Pioneering Cleveland broadcaster Jack Graney named 2022 Frick Award winner

Part of the BASEBALL HISTORY series
Written by: Bill Francis

Jack Graney, a beloved Cleveland broadcaster for more than four decades, took the unique at the time career path of being a star player before shining in the booth. He has now been recognized with the highest honor the baseball broadcasting profession bestows.

On Dec. 8, Graney was selected as the 2022 recipient of the Ford C. Frick Award, presented annually for excellence in broadcasting by the National Baseball Hall of Fame and Museum. He’ll be posthumously honored this summer in Cooperstown during the Hall of Fame Awards Presentation as part of Hall of Fame Weekend, July 22-25, 2022.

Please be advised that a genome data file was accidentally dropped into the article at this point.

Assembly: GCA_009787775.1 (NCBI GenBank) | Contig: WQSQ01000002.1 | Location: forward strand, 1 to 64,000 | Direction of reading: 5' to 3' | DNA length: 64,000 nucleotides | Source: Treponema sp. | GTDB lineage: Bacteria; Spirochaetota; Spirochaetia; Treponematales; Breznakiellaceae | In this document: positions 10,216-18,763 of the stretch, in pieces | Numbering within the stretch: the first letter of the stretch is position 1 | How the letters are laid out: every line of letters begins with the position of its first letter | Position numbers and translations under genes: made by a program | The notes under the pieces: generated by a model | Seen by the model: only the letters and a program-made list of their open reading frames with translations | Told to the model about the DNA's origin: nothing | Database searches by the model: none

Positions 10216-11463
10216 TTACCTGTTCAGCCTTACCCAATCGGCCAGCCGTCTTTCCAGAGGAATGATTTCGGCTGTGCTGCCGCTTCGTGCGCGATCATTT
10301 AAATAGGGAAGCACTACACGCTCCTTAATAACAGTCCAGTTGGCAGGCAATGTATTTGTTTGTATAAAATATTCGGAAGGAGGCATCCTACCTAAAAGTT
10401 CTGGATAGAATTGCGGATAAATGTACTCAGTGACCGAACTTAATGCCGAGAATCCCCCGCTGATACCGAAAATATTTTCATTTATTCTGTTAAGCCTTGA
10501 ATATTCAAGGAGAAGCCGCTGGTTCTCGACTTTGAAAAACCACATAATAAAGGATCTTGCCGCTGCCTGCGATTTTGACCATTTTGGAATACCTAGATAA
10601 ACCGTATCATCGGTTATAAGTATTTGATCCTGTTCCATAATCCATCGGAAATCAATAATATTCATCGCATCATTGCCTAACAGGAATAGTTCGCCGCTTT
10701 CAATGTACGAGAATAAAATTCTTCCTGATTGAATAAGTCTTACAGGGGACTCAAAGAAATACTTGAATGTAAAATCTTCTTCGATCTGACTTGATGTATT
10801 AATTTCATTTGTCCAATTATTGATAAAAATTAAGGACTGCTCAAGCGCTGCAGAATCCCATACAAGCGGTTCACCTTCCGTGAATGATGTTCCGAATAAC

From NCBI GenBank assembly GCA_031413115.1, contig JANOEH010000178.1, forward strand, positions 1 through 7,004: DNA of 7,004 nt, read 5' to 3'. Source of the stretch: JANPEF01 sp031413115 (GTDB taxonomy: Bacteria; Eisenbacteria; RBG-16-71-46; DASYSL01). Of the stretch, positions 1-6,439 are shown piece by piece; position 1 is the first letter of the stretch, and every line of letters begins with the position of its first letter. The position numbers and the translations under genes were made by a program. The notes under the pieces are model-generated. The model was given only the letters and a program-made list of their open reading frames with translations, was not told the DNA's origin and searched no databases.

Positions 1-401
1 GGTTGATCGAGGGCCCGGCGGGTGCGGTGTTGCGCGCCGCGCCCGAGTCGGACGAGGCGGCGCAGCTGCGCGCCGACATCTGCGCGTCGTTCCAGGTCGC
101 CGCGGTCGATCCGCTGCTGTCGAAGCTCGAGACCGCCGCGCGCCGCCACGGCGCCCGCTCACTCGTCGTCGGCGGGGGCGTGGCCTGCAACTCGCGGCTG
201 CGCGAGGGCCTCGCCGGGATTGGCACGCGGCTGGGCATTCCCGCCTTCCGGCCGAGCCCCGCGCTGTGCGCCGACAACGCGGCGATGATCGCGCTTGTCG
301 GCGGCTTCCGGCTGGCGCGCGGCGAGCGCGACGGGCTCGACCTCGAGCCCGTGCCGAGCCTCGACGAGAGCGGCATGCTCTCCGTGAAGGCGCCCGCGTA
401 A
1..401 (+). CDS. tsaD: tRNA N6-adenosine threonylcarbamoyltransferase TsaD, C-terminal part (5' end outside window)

According to the late Jack Buck, the 1987 Frick Award winner who grew up in suburban Cleveland: “Mr. Graney brought to his job knowledge and controlled enthusiasm. He had a distinctive voice, high-pitched and raspy, but quite clear. You always knew, listening to him, that he knew what was going on and he told it to you simply and accurately.

“I didn't want to be a policeman or fireman. Jack made me want to make a living calling ball.”

The Frick Award is presented annually to a broadcaster for “major contributions to baseball.” The award, named after the late broadcaster, National League President, Commissioner, and Hall of Famer, has been presented annually since 1978.

Graney becomes the 46th winner of the Frick Award, as he earned the highest point total in a vote conducted by the Hall of Fame’s 16-member Frick Award Committee. The final ballot featured broadcasters whose main contributions were realized as broadcasting pioneers, identified as the Broadcasting Beginnings ballot.